A satire of the humorless "Twilight" movies.
How do you spoof a self-parody? This is merely dumber and more crass than the actual franchise.
Jenn Proske, Matt Lanter, Christopher N. Riggi
Why does "Vampires Suck," a spoof of the "Twilight" franchise, feel undead on arrival? Probably because it has no heart.
The best satires actually love their victims. Mel Brooks' "Young Frankenstein" paid tribute to classic horror films. "Airplane!" showed a near-scholarly grasp on disaster movies. Even the merciless Mad magazine parodies of the 1970s - "The Ecchorcist" comes to mind - were drawn and written with great admiration for the originals.
Granted, the "Twilight" films are difficult to love. For starters, they feel like soulless marketing ploys (though millions of preteen girls might beg to differ). What's more, they are already self-parodies. At any "Twilight" screening where grown-ups are present, Kristen Stewart's sulking Bella Swan and Robert Pattinson's tortured Edward Cullen will be greeted with more than a few laughs.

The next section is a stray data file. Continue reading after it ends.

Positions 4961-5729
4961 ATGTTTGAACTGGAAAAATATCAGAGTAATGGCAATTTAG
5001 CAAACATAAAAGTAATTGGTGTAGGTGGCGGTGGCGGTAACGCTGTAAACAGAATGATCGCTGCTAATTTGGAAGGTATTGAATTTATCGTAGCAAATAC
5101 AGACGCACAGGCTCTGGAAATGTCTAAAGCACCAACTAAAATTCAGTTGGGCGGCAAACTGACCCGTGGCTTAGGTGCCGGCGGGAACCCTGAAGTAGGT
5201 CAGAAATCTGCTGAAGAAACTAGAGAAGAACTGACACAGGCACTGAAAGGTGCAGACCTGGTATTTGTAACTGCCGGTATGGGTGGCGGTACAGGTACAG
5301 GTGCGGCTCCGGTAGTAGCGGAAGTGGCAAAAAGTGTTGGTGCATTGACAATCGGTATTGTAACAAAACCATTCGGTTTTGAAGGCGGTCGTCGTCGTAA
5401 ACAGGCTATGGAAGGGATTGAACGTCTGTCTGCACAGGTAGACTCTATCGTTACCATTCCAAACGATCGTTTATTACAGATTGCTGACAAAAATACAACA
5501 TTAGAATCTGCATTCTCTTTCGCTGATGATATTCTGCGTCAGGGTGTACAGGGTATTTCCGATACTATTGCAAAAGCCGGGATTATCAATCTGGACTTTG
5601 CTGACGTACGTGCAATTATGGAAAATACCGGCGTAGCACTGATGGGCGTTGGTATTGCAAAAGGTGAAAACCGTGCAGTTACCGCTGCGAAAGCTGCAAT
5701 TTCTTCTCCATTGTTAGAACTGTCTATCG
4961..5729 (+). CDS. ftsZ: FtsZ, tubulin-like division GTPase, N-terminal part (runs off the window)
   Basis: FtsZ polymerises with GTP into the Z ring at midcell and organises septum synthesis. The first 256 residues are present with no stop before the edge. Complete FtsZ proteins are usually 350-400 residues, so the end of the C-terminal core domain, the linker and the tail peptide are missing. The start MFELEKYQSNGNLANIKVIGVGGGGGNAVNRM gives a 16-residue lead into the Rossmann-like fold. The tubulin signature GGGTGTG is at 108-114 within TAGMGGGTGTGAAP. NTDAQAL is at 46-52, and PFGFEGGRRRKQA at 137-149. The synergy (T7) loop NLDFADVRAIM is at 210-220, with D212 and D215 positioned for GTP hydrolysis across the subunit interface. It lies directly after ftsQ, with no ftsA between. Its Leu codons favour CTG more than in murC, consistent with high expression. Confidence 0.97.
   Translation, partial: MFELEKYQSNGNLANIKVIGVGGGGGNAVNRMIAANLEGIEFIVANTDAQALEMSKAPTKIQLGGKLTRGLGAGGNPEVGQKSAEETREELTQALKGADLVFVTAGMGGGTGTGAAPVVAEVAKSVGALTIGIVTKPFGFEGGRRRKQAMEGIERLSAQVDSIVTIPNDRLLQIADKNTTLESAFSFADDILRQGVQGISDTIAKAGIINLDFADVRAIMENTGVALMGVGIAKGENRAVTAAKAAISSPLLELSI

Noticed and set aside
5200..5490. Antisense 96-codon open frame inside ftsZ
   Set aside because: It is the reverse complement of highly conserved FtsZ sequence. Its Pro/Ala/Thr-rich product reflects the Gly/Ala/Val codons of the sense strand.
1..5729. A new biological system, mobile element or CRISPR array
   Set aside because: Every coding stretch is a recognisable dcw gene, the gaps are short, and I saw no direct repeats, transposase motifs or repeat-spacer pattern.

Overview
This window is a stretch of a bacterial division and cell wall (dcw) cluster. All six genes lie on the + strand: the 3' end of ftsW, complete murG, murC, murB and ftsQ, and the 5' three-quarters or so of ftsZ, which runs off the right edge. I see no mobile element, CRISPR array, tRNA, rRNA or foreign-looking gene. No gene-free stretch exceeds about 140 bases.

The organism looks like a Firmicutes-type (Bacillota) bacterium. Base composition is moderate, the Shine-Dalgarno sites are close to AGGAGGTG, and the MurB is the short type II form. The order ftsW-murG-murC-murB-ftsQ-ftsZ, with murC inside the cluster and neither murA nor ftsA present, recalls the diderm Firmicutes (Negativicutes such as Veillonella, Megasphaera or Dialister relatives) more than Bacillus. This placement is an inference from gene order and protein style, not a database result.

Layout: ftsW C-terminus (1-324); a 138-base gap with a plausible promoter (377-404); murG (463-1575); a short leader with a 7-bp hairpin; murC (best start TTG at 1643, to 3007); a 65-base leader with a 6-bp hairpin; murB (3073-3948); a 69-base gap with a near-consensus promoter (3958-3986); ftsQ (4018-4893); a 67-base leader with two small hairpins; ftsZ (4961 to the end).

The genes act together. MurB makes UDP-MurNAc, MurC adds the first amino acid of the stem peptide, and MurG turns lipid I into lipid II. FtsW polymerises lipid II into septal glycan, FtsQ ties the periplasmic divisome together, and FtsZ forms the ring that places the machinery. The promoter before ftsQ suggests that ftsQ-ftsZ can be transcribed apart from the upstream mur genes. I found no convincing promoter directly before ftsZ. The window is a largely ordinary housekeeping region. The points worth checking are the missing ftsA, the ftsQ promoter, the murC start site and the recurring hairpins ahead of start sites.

The writer-directors of "Vampires Suck," Jason Friedberg and Aaron Seltzer, are veterans of the "Scary Movie" and "Date Movie" spoofs. Those covered genres; here, we're limited to one film series, and the jokes run out fast. Matt Lanter preens as the vampire Edward Sullen, a well-oiled Christopher N. Riggi takes the hunky Taylor Lautner role, and Jenn Proske, as Becca Crane, does a dead-on Stewart, sigh for sigh, snort for snort. Ken Jeong, of "The Hangover," slums it in a small role.
"Vampires Suck" frequently mistakes hostility for humor. Characters insult themselves ("I'm a sourpuss," Becca says), carp about the story line ("it's the ultimate pre-pubescent fantasy") and, when all else fails, hit each other or pass gas. It's almost as cynical as the actual "Twilight," and not nearly as funny.